Fashion Design

The origins of my passion for creative pattern making start way back in 1980 when I first went to fashion college.  It was at this time that I was introduced to an amazing pattern making book that just lit up my brain.  Natalie Bray's technical diagrams leapt off the page and made immediate sense to me.  I could hardly contain my excitement at the potential of pattern making.  To this end I believe I was quite the pesky student in our pattern making classes.  The student with 20 questions every session, that drove the pattern making teacher crazy.  You'll find Natalie's books on all the usual book selling sites and the prices vary dramatically, so do your research.

A sweet opportunity... After a fabulous weekend in Melbourne, teaching at the Stitches and Craft Show, we drove the long way home and stopped off in Bendigo to catch this amazing exhibition. I'm not very good at giving myself time off for rest and recreation but I've long been aware of the great work they do at the Bendigo Art Gallery. And although the show has ended I've selected a handful of my favourite images from the show to share with you here. In particular the main exhibition image below: I'd love a pair of sunglasses just like Edith's. They're so stylish!

We've already worked out how important it is to consider the effects you want from your permanent pleating and how that may impact on the overall design of the garment.  The examples below show the variable impact of the decision to Hem Before or Hem After.  Both skirts are half-circle.  The skirt on the left is Sun-ray Pleated and the skirt on the right is Sun-ray Crush pleated.  The more precise and formal aspect of the Sun-ray pleat (left) really suits the clean finish of hemming before sending to the pleaters.  Whereas the example on the right, with a more casual, rough pleating style, visually benefits from the kick in the hemline as a result of sewing the hem after pleating.

Waistcoats

This has to be one of the best things to do!  Endless ideas, not all of them good, but a good chance I'll like at least one of them enough to make it.  The Print & Plaid Trend is one of my long time favourites.  I suppose that means it's less a fashion trend and more a personal preference. You can learn Fashion Design Development and all the rest at the studio or in your classroom.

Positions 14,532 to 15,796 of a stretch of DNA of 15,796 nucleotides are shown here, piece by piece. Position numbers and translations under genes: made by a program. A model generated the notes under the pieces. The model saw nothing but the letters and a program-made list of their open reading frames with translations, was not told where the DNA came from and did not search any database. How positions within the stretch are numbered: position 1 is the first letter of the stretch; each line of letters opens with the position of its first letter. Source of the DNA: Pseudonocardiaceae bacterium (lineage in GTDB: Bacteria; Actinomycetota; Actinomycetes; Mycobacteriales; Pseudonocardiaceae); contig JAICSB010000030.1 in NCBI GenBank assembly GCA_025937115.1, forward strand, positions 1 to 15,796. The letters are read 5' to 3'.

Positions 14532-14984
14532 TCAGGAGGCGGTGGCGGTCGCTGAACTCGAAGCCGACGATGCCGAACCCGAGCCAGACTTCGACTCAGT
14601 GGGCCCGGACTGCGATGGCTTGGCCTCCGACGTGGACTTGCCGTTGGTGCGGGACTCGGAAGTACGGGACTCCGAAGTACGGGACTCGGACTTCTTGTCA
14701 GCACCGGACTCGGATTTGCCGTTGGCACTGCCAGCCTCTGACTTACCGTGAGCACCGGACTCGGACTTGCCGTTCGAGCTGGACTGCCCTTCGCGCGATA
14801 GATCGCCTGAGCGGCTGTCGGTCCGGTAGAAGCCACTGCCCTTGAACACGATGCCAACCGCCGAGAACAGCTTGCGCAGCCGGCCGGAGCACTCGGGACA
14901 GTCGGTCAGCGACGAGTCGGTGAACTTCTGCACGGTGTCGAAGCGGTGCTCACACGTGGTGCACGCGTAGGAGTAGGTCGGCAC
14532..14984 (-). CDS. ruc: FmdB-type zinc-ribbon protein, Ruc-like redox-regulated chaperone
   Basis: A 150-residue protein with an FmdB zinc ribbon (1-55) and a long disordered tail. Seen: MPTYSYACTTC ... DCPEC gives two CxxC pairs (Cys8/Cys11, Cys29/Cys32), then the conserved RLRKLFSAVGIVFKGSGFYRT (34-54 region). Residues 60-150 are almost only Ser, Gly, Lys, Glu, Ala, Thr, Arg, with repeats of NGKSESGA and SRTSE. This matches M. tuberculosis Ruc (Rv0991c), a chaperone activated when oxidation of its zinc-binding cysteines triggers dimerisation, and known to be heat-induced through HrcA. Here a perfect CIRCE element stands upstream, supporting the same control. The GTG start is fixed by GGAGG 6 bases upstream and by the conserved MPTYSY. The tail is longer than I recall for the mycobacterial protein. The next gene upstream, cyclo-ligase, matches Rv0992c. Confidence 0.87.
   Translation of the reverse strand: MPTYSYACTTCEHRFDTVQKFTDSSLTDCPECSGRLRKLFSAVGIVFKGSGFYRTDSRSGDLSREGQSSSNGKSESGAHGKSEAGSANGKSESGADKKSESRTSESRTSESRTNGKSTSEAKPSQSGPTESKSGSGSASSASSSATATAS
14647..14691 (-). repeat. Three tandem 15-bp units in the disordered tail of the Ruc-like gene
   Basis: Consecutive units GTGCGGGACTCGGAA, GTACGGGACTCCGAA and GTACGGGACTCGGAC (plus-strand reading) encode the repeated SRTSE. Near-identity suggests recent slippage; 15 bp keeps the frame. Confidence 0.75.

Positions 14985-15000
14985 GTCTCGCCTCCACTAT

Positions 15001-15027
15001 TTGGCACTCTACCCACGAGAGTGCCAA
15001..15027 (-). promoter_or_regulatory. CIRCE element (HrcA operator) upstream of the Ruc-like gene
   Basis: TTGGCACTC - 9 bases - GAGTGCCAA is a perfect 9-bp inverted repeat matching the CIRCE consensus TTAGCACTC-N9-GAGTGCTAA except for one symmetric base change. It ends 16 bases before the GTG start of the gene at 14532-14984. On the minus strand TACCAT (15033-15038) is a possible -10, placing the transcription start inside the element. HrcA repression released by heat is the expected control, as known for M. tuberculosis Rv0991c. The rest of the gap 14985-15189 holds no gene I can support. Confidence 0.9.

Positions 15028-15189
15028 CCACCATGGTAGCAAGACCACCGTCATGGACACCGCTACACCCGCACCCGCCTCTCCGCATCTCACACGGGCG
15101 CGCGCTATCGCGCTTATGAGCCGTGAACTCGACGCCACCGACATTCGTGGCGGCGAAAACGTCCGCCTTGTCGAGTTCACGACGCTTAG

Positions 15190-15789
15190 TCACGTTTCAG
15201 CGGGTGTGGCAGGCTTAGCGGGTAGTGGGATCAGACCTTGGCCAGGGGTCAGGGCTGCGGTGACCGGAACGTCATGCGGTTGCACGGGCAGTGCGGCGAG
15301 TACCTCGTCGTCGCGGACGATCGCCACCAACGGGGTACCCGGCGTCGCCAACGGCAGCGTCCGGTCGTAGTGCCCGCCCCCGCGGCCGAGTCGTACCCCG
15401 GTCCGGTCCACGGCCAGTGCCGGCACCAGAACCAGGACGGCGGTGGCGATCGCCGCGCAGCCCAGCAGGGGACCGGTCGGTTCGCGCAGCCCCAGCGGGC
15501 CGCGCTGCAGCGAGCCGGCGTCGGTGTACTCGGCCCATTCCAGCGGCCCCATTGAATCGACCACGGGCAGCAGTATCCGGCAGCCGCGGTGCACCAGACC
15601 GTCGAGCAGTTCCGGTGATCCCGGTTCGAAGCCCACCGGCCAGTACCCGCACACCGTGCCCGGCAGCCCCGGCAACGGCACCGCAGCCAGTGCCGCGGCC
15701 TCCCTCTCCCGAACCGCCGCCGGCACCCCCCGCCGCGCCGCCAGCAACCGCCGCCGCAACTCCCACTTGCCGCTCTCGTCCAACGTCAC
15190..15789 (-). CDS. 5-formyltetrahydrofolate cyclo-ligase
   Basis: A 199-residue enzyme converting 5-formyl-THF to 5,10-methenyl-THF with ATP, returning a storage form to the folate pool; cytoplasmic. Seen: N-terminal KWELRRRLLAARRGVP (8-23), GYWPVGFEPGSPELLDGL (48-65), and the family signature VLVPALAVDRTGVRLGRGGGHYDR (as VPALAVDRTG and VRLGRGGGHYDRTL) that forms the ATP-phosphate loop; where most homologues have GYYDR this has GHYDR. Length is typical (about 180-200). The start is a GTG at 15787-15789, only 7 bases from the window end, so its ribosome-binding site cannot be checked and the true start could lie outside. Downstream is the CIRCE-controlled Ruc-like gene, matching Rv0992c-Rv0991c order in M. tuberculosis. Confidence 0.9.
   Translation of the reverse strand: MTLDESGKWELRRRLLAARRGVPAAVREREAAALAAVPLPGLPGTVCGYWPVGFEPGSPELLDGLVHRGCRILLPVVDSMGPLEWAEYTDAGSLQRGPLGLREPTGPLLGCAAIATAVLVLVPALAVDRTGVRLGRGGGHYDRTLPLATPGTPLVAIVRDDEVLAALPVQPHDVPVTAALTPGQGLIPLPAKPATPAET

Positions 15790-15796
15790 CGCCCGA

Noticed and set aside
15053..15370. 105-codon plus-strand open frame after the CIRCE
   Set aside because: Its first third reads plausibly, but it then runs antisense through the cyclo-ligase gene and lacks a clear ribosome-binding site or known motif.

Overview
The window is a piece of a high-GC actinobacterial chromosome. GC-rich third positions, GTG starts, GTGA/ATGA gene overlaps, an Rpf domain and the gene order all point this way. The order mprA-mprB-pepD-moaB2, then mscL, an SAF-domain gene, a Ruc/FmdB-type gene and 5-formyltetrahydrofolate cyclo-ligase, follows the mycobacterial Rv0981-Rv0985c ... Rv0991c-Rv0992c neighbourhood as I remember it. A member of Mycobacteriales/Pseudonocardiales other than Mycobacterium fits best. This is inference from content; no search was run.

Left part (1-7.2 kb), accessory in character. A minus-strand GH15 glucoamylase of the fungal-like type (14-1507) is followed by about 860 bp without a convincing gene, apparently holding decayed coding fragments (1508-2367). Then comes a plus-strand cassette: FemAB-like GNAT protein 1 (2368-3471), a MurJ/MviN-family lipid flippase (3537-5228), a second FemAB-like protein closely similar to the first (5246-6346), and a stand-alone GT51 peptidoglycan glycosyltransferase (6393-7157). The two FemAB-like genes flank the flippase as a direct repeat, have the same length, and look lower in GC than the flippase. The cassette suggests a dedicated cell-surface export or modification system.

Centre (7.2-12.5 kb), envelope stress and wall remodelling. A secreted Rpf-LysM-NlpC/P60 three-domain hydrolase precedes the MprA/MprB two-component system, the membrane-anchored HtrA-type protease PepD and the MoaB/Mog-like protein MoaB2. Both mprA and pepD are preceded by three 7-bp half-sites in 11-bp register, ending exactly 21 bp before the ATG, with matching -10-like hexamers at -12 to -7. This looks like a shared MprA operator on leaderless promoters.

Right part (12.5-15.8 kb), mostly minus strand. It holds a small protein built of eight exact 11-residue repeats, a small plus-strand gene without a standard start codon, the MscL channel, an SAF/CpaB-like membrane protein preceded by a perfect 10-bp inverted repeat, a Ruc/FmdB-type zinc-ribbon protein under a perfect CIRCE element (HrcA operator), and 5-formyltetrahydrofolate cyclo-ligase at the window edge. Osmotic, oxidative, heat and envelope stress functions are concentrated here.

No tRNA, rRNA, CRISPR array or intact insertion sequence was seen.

If you have a keen interest in Fashion Design and would like to understand Trend Forecast, this post makes the connection between different sources of information used to verify fashion trends for each new season.  I have trend boards featured on my tumblr blog, some with interesting design developments.   And here at the studio I teach a workshop, Fashion Design Portfolio, that covers seasonal trends and design development for the fashion industry.  This is my Trend Board for the Perforated Fabric Trend:

I've always had a fascination for what can be achieved with a little heat and some petro-chemical fibres.  Permanent (heat-set) Pleating is the use of heat on polyester/nylon fabrics to set a pleat that will survive the rigours of wash and wear without the need of re-pressing.
'Pleats are categorized as pressed, that is, ironed or otherwise heat-set into a sharp crease, or unpressed, falling in soft rounded folds.'  wikipedia

This weeks #PatternPuzzle was about targeting another of my favourite Erte designs and bringing this inspiration up-to-date.  As it turns out this is a truly challenging style.  I know I made at least two mistakes in putting these pattern making instructions together.  So please forgive any other errors you may find.  And because of its complexity, I imagine I would have to produce at least 2-3 toiles/muslins to really get the design and fit to work well before attempting in final cloth.

Last Saturday we all enjoyed a fab conversation about the #PatternPuzzle.  As a bonus, Julie's friend, Lynn Hoffman, shared a fashion history connection with our puzzle and an 1880's polonaise jacket.  When posting the sketch of the puzzle I included images of the historic reference.  It is interesting to see how Lynn made the pattern shape connection with the drape and waterfall of these historic garments.
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